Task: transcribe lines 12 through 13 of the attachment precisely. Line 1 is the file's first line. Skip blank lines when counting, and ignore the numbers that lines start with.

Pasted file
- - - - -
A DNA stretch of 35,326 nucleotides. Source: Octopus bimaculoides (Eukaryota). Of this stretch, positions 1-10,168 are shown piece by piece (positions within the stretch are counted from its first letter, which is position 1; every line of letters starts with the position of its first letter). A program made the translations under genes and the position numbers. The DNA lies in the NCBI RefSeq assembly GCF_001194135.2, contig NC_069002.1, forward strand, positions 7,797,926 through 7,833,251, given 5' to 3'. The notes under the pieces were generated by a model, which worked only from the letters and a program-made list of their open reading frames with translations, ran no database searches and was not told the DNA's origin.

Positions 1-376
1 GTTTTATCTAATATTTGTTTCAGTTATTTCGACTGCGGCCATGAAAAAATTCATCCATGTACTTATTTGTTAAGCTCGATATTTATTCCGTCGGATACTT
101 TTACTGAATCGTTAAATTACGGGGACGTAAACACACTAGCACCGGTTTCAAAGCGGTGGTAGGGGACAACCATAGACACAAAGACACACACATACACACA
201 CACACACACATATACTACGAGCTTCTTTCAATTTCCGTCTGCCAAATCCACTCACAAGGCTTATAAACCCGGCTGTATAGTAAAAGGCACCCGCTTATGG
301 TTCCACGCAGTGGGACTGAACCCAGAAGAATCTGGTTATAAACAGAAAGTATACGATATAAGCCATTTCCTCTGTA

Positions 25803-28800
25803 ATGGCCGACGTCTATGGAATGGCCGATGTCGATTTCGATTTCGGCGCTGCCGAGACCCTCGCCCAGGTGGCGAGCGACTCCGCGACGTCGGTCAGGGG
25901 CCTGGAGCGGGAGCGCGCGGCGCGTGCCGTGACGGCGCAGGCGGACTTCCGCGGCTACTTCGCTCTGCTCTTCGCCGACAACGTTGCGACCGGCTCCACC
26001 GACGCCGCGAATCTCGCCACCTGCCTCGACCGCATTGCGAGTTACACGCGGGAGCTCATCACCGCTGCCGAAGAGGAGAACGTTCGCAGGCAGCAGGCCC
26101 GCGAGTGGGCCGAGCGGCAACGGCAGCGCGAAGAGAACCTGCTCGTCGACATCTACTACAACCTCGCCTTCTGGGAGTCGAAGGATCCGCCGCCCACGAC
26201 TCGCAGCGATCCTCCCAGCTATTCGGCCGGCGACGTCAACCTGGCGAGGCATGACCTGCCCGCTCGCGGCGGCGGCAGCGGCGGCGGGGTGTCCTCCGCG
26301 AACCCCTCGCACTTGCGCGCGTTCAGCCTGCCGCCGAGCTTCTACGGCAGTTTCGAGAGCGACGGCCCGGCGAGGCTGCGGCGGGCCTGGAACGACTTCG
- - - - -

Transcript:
26201 TCGCAGCGATCCTCCCAGCTATTCGGCCGGCGACGTCAACCTGGCGAGGCATGACCTGCCCGCTCGCGGCGGCGGCAGCGGCGGCGGGGTGTCCTCCGCG
26301 AACCCCTCGCACTTGCGCGCGTTCAGCCTGCCGCCGAGCTTCTACGGCAGTTTCGAGAGCGACGGCCCGGCGAGGCTGCGGCGGGCCTGGAACGACTTCG